The Jaguars earned the reputation of "Sack-sonville" after finishing second in the NFL with 55 sacks on the year. Jalen Ramsey and Calais Campbell were first-team All-Pros and Malik Jackson, Yannick Ngakoue, Telvin Smith, and A.J. Bouye earned Pro Bowl berths. The defense allowed the second-fewest points (16.8) and the fewest passing yards (169.9) -- ranking in the top-five in every major pass defense category.
Then there was Blake Bortles, who threw for 3,687 yards and 21 touchdowns (84.7 rating) in his best season. Jacksonville's leading receiver was Keelan Cole (748 yards, three touchdowns), while Leonard Fournette rushed for 1,040 yards and nine scores in his rookie season. The offense finished fifth (26.1) in points per game and sixth in total yards (365.9).
Jacksonville won the AFC South and won two playoff games, including upsetting the Pittsburgh Steelers in the divisional round. If Tom Brady didn't lead a fourth-quarter comeback in New England, the Jaguars would have been playing for a title. Jacksonville hasn't had a winning record since that 2017 season.
7. 2006 Saints
- O/U: 7.0
- Record: 10-6 (won NFC South)
- Record previous season: 3-13
Even though the Saints shockingly landed Drew Brees that offseason, the odds of the franchise making a turnaround from worst to first seemed improbable. A year after Hurricane Katrina ravaged the city and forced the Saints to play home games in San Antonio and Baton Rouge (including a "home" game in New York), the Saints decided to rebuild the franchise.
Mickey Loomis hired Sean Payton from the Dallas Cowboys to be the head coach and the team landed Brees at quarterback. The "Air Coryell" offense was installed and the Saints became one of the most electrifying -- and feel-good -- stories in football. New Orleans got off to a 3-0 start and had a captivating victory in its return to the Superdome on "Monday Night Football" -- which was led by Steve Gleason's blocked put that resulted in Curtis DeLoatch's recovery in the end zone for a touchdown in the first quarter of a 23-3 victory.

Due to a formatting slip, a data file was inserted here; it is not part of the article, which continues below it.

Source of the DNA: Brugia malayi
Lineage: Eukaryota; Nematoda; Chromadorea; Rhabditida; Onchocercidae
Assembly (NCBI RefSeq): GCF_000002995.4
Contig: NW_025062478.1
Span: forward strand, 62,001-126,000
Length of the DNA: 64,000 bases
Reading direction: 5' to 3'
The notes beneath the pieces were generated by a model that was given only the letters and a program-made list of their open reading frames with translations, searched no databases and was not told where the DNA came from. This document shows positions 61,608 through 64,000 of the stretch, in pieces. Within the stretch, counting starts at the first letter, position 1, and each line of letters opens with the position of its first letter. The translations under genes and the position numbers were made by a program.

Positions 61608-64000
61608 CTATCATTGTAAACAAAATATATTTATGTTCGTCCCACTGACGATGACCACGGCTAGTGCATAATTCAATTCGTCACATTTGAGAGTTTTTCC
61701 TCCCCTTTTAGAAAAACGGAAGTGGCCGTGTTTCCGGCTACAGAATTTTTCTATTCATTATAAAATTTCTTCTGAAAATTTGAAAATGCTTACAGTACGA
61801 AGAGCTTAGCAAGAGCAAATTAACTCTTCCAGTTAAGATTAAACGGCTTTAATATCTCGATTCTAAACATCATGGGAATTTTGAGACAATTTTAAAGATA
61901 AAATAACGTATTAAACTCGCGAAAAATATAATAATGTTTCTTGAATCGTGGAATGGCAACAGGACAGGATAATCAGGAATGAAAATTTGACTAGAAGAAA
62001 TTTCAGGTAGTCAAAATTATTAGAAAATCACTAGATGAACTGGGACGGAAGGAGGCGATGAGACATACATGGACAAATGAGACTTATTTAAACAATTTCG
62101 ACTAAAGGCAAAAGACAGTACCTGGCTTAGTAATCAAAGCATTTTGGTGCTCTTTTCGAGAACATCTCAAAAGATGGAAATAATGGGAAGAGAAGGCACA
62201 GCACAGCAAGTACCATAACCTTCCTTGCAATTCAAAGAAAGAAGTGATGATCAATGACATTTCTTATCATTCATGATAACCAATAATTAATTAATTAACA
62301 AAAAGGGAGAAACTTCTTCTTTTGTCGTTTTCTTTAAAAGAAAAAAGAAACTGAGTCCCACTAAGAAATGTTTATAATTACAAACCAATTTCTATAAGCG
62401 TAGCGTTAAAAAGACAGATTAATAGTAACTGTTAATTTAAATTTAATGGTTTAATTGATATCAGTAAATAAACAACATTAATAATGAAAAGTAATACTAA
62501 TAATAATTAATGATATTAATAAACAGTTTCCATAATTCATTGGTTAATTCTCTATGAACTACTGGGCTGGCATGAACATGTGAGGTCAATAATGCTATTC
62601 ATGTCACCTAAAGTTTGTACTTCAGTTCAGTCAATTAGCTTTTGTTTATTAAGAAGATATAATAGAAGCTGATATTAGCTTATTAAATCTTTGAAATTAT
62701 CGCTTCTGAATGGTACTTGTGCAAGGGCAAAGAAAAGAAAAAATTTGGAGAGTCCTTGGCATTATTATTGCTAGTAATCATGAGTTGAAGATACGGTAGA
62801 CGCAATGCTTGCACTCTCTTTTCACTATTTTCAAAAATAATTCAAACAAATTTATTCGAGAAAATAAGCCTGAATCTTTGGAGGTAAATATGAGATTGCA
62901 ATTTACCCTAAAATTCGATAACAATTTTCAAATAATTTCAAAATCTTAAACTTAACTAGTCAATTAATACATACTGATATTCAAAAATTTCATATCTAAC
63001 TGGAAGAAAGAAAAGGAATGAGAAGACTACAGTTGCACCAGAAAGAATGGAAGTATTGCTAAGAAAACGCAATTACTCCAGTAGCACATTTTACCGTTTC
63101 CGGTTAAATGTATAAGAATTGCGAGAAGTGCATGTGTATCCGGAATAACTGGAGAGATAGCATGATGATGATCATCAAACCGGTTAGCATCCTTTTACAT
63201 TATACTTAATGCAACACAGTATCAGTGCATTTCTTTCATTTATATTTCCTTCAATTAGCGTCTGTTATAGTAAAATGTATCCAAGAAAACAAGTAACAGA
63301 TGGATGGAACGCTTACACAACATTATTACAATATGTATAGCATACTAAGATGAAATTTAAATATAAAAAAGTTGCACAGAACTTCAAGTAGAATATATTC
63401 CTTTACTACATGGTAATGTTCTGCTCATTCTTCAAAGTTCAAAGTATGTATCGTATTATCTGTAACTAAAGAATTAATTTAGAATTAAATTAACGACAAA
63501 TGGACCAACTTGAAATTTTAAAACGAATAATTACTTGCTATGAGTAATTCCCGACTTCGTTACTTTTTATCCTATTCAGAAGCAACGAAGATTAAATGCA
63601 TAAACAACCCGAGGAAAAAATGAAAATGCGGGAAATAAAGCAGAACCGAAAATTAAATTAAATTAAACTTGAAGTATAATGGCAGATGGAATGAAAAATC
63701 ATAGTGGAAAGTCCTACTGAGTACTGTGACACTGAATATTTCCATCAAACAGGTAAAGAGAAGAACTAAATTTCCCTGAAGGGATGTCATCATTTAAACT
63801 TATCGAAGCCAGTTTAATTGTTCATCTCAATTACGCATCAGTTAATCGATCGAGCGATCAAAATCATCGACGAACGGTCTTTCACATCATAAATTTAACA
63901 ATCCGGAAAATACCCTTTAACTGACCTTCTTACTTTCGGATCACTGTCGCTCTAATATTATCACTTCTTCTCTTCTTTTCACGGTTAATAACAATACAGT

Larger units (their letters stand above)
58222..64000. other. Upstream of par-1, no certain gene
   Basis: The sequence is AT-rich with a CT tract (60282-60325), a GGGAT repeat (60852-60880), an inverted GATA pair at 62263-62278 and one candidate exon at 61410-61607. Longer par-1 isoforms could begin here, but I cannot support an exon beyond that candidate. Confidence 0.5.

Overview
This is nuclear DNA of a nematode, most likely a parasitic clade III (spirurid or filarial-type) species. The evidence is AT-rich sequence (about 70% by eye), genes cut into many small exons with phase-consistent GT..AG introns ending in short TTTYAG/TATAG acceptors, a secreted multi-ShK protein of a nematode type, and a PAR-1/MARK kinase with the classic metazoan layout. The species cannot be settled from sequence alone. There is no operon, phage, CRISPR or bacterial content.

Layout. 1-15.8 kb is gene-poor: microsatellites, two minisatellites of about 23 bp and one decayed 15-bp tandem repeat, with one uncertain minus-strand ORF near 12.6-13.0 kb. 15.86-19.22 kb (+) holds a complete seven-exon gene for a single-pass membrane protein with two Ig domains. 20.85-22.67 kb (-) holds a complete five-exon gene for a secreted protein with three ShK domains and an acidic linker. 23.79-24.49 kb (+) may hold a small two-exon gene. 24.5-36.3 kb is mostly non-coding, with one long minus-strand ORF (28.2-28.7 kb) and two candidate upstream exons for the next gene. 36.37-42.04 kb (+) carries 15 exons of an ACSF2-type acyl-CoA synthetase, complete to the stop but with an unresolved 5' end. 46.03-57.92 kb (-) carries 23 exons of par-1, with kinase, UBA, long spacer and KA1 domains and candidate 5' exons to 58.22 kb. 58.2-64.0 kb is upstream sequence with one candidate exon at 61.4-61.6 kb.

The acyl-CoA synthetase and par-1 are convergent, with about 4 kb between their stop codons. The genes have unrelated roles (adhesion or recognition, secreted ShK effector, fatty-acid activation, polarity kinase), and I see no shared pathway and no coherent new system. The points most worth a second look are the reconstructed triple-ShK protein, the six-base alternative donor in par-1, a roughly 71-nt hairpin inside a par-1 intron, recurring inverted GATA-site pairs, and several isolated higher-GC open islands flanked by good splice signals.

Brees was a first-team All-Pro, throwing for 4,418 yards with 26 touchdowns to 11 interceptions (96.2 rating), as he and teft tackle Jamaal Brown were the only Pro Bowlers on an offense with Deuce McAllister rushing for 1,057 yards, rookie Reggie Bush having 1,307 yards from scrimmage and seventh-round rookie Marques Colston recording 1,038 yards and eight touchdowns. The offense led the NFL with 391.5 yards per game.
The Saints earned the No. 2 seed in the conference, defeating the Philadelphia Eagles in the divisional round before losing to the Chicago Bears in the NFC Championship Game. The start of the Payton-Brees era was one of the most memorable seasons in team history.
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6. 2008 Dolphins
- O/U: 5.5
- Record: 11-5 (won AFC East)
- Record previous season: 1-15
Somehow, the Dolphins made the playoffs following a 1-15 season with the worst point differential in the conference at -170. Cam Cameron was fired after one season, and Tony Sparano was hired to create a new culture in Miami. The Dolphins brought in Chad Pennington at quarterback, who was the catalyst for the incredible turnaround.
Pennington finished second in NFL MVP voting (to Peyton Manning) after throwing for 3,653 yards with 19 touchdowns to seven interceptions. He led the league in completion percentage (67.4) and recorded a 97.4 passer rating. Ronnie Brown made the Pro Bowl with 1,170 yards from scrimmage and Ricky Williams rushed for 659 yards as a valuable reserve. Ted Ginn Jr., Greg Camarillo, and Davone Bess were the top three receivers in an offense that was 21st in points per game.
Joey Porter was the lone Pro Bowler on the defense with 17.5 sacks (defense was ninth in NFL in points allowed). The Dolphins started 0-2 and were 6-5 after a Week 12 loss to the Patriots. They won five straight games and snatched the division from the Patriots on the final day. (New England missed the playoffs with an 11-5 record (same as the Dolphins).)
This was the year Miami unveiled the short-lived but famous "Wildcat" formation, which it used to beat the Patriots in Week 3. Miami was crushed by the Baltimore Ravens in the wild card round and never returned to the playoffs under Sparano -- making the 2008 division title even more incredible.
5. 2021 Bengals
- O/U: 6.5
- Record: 10-7 (won AFC North, won AFC Championship)
- Record previous season: 4-11-1
Joe Burrow and the Bengals going the Super Bowl last season was a run very few saw coming, even if the quarterback was impressive his rookie season before going down with a torn ACL. Even with a 4-11-1 finish the season before, the Bengals had a core of Burrow, Joe Mixon, Tee Higgins, and Tyler Boyd.